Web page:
According to an estimate that Minnesota lawmakers heard on Tuesday, it would cost $ 96 million to provide bonuses of $ 1,500 to 79,000 full-time employees in assisted living and nursing homes who worked hard in the past. stronger from the pandemic.
A nine-person task force heard the estimate as it decided on the allocation of the $ 250 million the legislature set aside for essential workers. The legislature has given very little guidance except that long-term healthcare workers need to be included in the mix.
These nursing home workers and operators stressed on Tuesday how difficult their jobs had become during the height of the pandemic.
Kari Thurlow, senior vice president of advocacy for LeadingAge MN, provided testimony and tax estimates to the legislative task force which has until next month to determine how much and to whom to give the bonuses.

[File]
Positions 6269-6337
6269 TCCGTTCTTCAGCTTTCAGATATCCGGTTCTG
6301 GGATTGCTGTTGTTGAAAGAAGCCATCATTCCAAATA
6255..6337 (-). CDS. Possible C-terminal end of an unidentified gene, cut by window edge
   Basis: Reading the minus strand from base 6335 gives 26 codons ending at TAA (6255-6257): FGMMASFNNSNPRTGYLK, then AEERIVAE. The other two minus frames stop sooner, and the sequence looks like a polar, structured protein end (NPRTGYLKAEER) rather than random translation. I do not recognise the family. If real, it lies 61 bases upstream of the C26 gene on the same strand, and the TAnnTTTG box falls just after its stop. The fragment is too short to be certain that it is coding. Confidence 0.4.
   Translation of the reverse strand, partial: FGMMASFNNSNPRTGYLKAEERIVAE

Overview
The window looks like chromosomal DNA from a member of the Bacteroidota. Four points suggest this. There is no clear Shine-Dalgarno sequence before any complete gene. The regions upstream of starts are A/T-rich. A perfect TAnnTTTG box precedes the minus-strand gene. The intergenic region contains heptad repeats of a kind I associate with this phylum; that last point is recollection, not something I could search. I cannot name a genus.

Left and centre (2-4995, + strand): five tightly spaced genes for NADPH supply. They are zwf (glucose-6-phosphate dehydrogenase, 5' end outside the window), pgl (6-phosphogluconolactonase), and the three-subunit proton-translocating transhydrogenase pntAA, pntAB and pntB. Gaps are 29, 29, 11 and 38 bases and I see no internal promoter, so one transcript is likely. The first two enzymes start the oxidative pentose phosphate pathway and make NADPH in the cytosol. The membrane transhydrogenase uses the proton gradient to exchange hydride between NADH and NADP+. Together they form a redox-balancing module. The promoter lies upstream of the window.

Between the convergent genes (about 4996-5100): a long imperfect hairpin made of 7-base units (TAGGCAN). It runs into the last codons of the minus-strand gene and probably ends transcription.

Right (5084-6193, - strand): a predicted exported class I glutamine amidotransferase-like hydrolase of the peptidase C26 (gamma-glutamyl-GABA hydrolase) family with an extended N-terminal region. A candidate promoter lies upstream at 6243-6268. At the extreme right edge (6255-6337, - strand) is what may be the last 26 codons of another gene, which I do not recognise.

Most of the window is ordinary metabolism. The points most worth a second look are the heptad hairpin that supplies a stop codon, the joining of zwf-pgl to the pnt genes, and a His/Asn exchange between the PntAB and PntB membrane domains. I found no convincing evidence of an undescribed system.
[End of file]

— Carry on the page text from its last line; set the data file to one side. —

Thurlow said the bonuses of $ 1,500 would go to 38,000 nursing home workers and 41,500 assisted-living workers and would be prorated for part-time employees. She said there were around 10,000 long-term care positions open after many workers left the field.
“It’s really frightening the workforce crisis we are experiencing today,” she said. âPut simply, the staff are mentally and physically exhausted, and yet, at the same time, they are preparing for the fourth wave, driven largely by the spread of the Delta variant. ”
State Senator Karin Housley, R-Stillwater, who worked on issues of the elderly during her tenure, seemed in favor of prioritizing long-term care workers. “It’s a goal,” she said.
The group – made up of three representatives, three senators and three commissioners – heard testimony from essential workers, including nurses, daycare workers, food service workers, janitors and orderlies, illustrating the challenge of distributing even a sum as large as a quarter of a billion dollars among so many people.
They will meet again on Thursday, hoping to make recommendations to the Legislature before a special legislative session in September.